128. 128
    scav says:

    @dance around in your bones: TTDS (tater tot deficiency syndrome) is a recogized diagnosis locally. The non plus ultra remedy for certain days.

  129. 129
    dance around in your bones says:

    @Bob In Portland:

    Everything is better with bacon.

    Van Gogh’s Starry Night w/bacon

    Obligatory Pulp Fiction ref

  130. 130
    WaterGirl says:

    @Opie_jeanne: I have mostly been away from BJ for a couple of weeks, so I don’t know whether you and husband are on vacation or if you are moving.

    OT, but I got a “fitbit” pedometer a couple of weeks ago, and I quickly discovered that there’s no way in hell that a person can get in their 10,000 steps a day and still keep up with Balloon Juice. I may be moving more and getting healthier, but the not-enough-time-for-balloon-juice part completely sucks.

  131. 131
    dance around in your bones says:


    You know, I have felt a TTDS syndrome coming on lately. Where can I get this treated? Do they even MAKE fucking Tater Tots anymore?

  132. 132
    WaterGirl says:

    @dance around in your bones: There’s a (kind of) new food truck in my town that makes the best tater tots. So yummy. You can get them with truffle oil & rolled in parmesan cheese, just parmesan cheese, or plain. I have to skp the truffle oil because I am allergic to anything in the mushroom family, but boy are they good!

  133. 133
    dance around in your bones says:

    @WaterGirl: Dang, there goes the tummy growling again!

  134. 134
    WereBear says:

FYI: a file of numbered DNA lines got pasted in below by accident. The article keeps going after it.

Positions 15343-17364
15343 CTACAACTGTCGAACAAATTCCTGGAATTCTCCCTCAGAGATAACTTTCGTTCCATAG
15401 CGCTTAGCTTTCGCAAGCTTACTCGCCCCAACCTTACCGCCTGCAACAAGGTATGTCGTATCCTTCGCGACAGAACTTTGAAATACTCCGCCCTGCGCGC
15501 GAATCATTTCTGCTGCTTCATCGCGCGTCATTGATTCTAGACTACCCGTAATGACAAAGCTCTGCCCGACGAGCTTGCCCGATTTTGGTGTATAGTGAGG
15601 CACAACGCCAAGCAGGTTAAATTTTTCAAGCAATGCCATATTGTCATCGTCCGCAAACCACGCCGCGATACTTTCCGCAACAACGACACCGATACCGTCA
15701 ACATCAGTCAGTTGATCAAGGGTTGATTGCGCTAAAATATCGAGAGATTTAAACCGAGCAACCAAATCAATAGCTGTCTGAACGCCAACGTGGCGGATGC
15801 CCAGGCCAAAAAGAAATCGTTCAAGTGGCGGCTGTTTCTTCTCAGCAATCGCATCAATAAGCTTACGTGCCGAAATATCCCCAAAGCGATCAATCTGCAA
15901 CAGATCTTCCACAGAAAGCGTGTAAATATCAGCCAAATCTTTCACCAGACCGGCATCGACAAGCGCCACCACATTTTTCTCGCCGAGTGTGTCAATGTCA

@Ninedragonspot: Oh, thanks! We are also kicking around the idea of sinking the ticket money into the music, instead. Then we could play it here at home, where our sorry carcasses are currently parked.

  135. 135
    Opie_jeanne says:

    @Yutsano: I agree.

    268 miles to California.

  136. 136
    SiubhanDuinne says:


    In first intermission now! And, my dumb, I said earlier than Jonas Kaufman had to drop out of the Siegfried role a few years ago, but I was wrong (I plead lack of caffeine) — it wasn’t Kaufman, it was Gary Lehman. Don’t know why I conflated those two, but conflate them I did.

    This is a stark, modern, spare production. The music, of course, is gorgeous (although one could argue that the entirety of Act One is a two-hour Good Friday Spell, with singing.) I always forget how very few lines Parsifal has in the first act — he’s on stage a lot but has maybe half a dozen quite short lines, total. Kind of a Heldenmute :-)

    Anyhow, I’m thoroughly enjoying it and looking forward to the lush depravity and sensuality of the Klingsor’s castle scene in Act Two.

  137. 137
    Opie_jeanne says:

    @WaterGirl: just on vacation.

    We are taking the cat along because she’s still a baby, 5 months old, and we didn’t want to leaver with someone else.

  138. 138
    WereBear says:

    @SiubhanDuinne: Oooh, I like stark productions!

  139. 139